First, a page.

This particular blog does NOT pertain to middle-aged men or older who may require testosterone supplementation due to low blood levels of the hormone. It is well known that natural testosterone levels decrease with age. Rather, I want to focus on the worrisome trend of young men in their twenties and thirties opting for testosterone supplementation. Why should this be of concern? Because in most cases these young men do NOT need testosterone supplementation.
The real issue is the supplement industry marketing test supplement products as anabolic boosters (remnants of "energy" supps come to mind for those who feel they need an energy boost) as the means to build muscle mass. My question is why take any supplemental testosterone when there's no clinical evidence that you're deficient in this hormone. Have you taken a blood test to verify that your testosterone level is low? If not, then why would you consider taking a supplement that has unwanted side effects? It makes no sense to me.
More concerning is the possibility that your natural test levels will be compromised from taking the supps and as a result, testicular shrinkage may occur (your testicles produce most of the testosterone in your body). You might as well inject yourself with steroids while you're at it. Do you see my point? Taking artificial hormones is not something to be trifled with as the side effects can be very undesirable. In other words, the risks will undoubtedly outweigh the benefits. Let me count the ways: infertility due to low sperm count, liver problems, male breast growth, increased male pattern baldness, possible harm to prostate health, increased risk of blood clots, congestive heart failure, and worsening of urinary symptoms (JAMA Internal Medicine, 2013).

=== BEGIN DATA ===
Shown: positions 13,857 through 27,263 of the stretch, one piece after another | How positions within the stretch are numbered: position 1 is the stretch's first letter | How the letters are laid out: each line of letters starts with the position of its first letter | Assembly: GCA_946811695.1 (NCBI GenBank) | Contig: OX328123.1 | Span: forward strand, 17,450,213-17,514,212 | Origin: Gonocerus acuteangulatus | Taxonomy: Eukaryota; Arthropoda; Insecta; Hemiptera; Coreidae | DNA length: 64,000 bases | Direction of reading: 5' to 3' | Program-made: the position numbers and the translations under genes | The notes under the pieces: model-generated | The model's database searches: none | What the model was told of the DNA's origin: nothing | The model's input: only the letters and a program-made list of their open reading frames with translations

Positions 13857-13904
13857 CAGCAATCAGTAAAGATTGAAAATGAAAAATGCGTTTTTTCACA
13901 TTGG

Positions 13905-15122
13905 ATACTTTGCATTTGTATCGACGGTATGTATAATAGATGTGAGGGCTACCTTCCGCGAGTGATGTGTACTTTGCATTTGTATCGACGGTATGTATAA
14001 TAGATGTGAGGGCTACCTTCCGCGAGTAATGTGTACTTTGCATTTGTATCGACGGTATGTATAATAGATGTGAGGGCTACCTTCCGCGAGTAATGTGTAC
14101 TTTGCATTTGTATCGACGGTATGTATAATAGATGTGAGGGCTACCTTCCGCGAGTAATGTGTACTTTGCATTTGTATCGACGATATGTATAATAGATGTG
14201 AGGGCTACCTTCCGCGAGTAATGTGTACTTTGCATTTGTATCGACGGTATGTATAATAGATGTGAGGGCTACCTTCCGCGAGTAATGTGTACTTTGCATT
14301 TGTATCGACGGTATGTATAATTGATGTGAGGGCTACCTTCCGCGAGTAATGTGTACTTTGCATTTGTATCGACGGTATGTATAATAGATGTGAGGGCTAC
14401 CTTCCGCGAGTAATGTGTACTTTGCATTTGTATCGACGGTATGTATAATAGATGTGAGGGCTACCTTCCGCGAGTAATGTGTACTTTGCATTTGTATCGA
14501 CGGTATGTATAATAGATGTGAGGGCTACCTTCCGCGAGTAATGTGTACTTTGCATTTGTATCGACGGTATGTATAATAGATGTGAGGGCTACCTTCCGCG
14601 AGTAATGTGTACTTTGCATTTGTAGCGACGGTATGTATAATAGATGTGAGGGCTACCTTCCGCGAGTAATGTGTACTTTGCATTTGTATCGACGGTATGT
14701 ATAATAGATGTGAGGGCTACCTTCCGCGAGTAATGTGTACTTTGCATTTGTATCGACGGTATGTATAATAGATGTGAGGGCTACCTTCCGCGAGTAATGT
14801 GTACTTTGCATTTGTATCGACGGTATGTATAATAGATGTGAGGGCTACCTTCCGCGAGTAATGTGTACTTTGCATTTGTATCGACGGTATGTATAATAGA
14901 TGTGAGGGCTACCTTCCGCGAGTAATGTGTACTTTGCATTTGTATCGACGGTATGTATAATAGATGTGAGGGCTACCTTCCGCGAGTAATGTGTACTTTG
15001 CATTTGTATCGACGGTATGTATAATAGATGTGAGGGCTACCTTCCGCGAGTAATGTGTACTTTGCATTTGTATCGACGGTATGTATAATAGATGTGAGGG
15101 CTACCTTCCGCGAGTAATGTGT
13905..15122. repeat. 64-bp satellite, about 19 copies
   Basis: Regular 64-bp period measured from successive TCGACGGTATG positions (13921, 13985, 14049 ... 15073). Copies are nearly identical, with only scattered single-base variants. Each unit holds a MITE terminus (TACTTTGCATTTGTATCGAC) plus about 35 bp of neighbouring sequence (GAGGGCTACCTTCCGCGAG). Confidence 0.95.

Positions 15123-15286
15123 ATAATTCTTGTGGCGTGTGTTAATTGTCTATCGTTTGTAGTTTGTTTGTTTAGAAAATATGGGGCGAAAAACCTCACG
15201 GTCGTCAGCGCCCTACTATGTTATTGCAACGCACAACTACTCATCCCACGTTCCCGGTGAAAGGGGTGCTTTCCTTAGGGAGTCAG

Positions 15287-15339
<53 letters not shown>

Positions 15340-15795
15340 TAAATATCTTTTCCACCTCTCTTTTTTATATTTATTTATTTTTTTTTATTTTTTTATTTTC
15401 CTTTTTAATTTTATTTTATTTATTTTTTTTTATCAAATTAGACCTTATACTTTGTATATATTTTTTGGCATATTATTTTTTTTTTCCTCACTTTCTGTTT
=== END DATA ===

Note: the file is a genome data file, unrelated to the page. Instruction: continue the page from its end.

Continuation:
There are legitimate reasons for low T. Lifestyle is primarily the reason why many men are low in test. Regular exercise is known to boost test along with having enough saturated fat (i.e., lean red meat, egg yolks, etc.) and certain micronutrients (e.g., zinc, magnesium, etc.) within the diet. Endurance training (e.g., marathon running) can compromise test levels as well as overtraining (i.e., high intensity level, lack of recovery time, etc.). Lack of sleep, daily stress, medication usage, as well as overindulgence in alcohol may also lower testosterone levels.
BOTTOM LINE: Testosterone supplements are being oversold to consumers who, for the most part, should NOT be taking them. Simply exercising will boost your natural testosterone level. So instead of relying on potentially dangerous supplements, you should get adequate exercise, eat healthier foods, reduce medication usage if possible, and lose bodyweight (there is a correlation between obesity and lower testosterone levels in men).
Your lifestyle is the predominant factor affecting your hormone levels. In other words, if you live a mostly sedentary existence, your testosterone level will most likely be lower than someone who exercises regularly. Thus, exercise is a natural way to boost your testosterone level.
Here are some lifestyle-related factors that affect your testosterone level:
- Sleep quality and quantity
If you don't get the needed amount of good, restful sleep that your body needs to function optimally, your testosterone level will dip. Solution:
Get 6 to 8 hours of sleep per night.
If you're gaining bodyweight, your testosterone level will drop. Solution
: Maintain a healthy bodyweight. See elsewhere within this blog for tips.
If you rarely exercise, this will adversely affect your testosterone level. By being sedentary, your body gets the message from your brain (via the pituitary gland) that you don't need as much testosterone to function. Solution
: Become more active by walking briskly at least 20 minutes daily and performing some strength training exercises 2 to 3 days per week.
If you experience persistent stress, your body reacts by releasing a steady stream of cortisol. When this occurs, your testosterone level drops.Solution